De­cod­ing Ro­bot­ics Process Au­to­ma­tion (RPA)

RPA to be suc­cess­ful needs a lot of best prac­tices and a multi-pronged strat­egy to cir­cum­vent the chal­lenges writes Subi Sethi, Vice Pres­i­dent, Busi­ness Ex­cel­lence, OGS

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Over the last few years, Ro­bot­ics Process Au­to­ma­tion (RPA) has been a much-talked about trend across sev­eral in­dus­tries. Many com­pa­nies have ei­ther have taken to the tech­nol­ogy or are still work­ing on it.

How­ever, there are is­sues which have stopped the com­pa­nies from adopt­ing it in to­tal­ity. Com­pa­nies are suc­cess­ful when they think of the con­cept but are chal­lenged when it comes to up­grad­ing their tech­nol­ogy for large scale adop­tion across their busi­nesses, ge­ogra­phies, and di­vi­sions.

The chal­lenges which the com­pa­nies face are nu­mer­ous and var­ied. How­ever, cer­tain is­sues run across most of the com­pa­nies. Few of them are:

Lack­ing the big pic­ture: The lack of clar­ity when it comes to find­ing a so­lu­tion to the big is­sue is a prob­lem which runs across many or­ga­ni­za­tions. The com­pa­nies are stuck in cod­ing as many in­ter­nal busi­ness pro­cesses are known to daily users who lack the big­ger pic­ture. The man­age­ment teams fail to con­vey the end pic­ture to the teams who work on the ground re­sult­ing in fail­ure of proper im­ple­men­ta­tion and scal­ing of so­lu­tions. Too much fo­cus on the cod­ing and not so­lu­tion­iz­ing re­sults in improper adop­tion.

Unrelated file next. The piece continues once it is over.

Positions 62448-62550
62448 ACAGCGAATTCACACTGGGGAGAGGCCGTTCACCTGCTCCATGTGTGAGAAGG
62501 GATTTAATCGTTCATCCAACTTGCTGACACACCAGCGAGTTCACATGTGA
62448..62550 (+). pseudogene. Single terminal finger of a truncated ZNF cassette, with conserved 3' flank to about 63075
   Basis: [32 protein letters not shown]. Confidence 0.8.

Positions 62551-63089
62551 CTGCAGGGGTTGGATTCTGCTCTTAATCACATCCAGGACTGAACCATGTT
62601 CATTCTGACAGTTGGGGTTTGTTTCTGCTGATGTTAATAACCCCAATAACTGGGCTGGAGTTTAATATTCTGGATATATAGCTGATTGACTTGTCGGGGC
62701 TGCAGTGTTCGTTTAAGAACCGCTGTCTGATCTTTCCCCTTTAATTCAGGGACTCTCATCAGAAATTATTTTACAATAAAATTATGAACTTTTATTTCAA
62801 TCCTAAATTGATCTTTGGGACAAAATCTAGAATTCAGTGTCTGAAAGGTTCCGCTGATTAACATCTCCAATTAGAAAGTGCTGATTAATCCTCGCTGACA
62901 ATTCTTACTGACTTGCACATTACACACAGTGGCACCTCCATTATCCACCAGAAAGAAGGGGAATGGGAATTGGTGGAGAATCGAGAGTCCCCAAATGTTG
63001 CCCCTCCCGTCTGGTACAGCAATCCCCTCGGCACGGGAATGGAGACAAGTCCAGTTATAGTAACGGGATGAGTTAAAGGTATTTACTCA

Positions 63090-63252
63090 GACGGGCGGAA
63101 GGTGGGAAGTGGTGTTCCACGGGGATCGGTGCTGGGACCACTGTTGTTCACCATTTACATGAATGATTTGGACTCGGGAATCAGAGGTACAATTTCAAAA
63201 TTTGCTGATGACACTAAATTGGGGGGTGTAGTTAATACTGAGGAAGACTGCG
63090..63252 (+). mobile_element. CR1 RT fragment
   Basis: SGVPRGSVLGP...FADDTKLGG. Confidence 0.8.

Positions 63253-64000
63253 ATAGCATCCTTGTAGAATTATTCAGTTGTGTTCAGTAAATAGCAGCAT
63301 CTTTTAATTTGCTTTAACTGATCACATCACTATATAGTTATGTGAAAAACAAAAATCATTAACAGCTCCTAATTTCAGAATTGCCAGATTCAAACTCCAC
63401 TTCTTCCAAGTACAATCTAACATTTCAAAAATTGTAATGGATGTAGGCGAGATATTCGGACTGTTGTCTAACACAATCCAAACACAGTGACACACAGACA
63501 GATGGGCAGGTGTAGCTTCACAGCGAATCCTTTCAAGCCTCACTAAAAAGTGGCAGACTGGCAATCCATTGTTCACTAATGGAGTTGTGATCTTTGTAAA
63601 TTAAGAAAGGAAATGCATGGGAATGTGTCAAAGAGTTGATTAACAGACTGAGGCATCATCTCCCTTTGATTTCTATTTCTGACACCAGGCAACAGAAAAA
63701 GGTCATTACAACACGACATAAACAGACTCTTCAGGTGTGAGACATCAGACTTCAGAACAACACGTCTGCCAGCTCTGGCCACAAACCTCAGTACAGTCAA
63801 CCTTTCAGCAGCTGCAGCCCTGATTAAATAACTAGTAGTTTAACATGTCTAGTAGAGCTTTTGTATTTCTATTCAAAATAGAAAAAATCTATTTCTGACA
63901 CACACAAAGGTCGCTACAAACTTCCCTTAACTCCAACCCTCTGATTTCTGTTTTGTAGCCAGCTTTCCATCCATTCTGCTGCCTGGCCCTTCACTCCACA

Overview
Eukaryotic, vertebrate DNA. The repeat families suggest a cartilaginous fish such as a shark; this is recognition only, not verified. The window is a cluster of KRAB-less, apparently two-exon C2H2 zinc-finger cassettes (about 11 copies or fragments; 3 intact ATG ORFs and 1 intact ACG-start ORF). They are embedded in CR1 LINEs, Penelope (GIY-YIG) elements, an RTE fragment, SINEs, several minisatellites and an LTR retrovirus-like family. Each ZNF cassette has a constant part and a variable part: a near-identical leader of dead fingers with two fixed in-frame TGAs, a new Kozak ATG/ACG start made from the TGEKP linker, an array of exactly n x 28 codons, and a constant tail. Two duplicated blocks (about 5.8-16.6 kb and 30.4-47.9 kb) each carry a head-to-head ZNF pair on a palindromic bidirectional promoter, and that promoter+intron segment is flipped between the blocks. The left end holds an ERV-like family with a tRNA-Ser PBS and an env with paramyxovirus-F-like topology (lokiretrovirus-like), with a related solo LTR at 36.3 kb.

Piece­meal strat­egy for im­ple­men­ta­tion: The lack of a com­pre­hen­sive RPA strat­egy which runs across the or­ga­ni­za­tion of­ten re­sults in fail­ure as var­i­ous de­part­ments un­der­take their own RPA route which are ei­ther in­com­pat­i­ble which each other or do not speak to each other. Hence, at the end of the day, each unit is try­ing to do some­thing which doesn’t fit in the or­ga­ni­za­tion level ca­pa­bil­i­ties. By the time the units start com­mu­ni­cat­ing about their progress, it is usu­ally dif­fi­cult to undo cer­tain changes in each unit. The in­fras­truc­ture built is ad-hoc and hence in­ef­fi­cient for long term scal­a­bil­ity.

Start big, dis­re­gard the de­tails: On the other hand, there ex­ist in­stances where com­pa­nies dream big and hence start big when it comes to RPA im­ple­men­ta­tion. In­stead of start­ing small and build­ing on it, process by process in a planned man­ner, or­ga­ni­za­tions start on a huge scale which is usu­ally doomed to fail. Many a times they do not even have the right in­ter­nal ca­pa­bil­i­ties to stay on the right RPA jour­neys they wish to un­der­take. There may be misses if the in­ter­nal teams do not re­al­ize the im­por­tance of ex­per­tise and ex­pe­ri­ence an ex­ter­nal agency can pro­vide and are them­selves not well equipped. There maybe in­stances where an in­ter­nal team is ca­pa­ble but they haven’t been given the au­thor­ity to take strate­gic de­ci­sions. Since th­ese teams maybe more tech­ni­cally in­clined, they may lack the man­age­ment ap­ti­tude. Hence, it is im­por­tant to have the right bal­ance of tech­ni­cal and man­age­ment ap­ti­tude for the teams im­ple­ment­ing the so­lu­tions.

For­tu­nately, most of the chal­lenges which the or­ga­ni­za­tions face can be avoided with proper plan­ning, man­age­ment buy-in, build­ing a proper ecosys­tem and de­sign think­ing.

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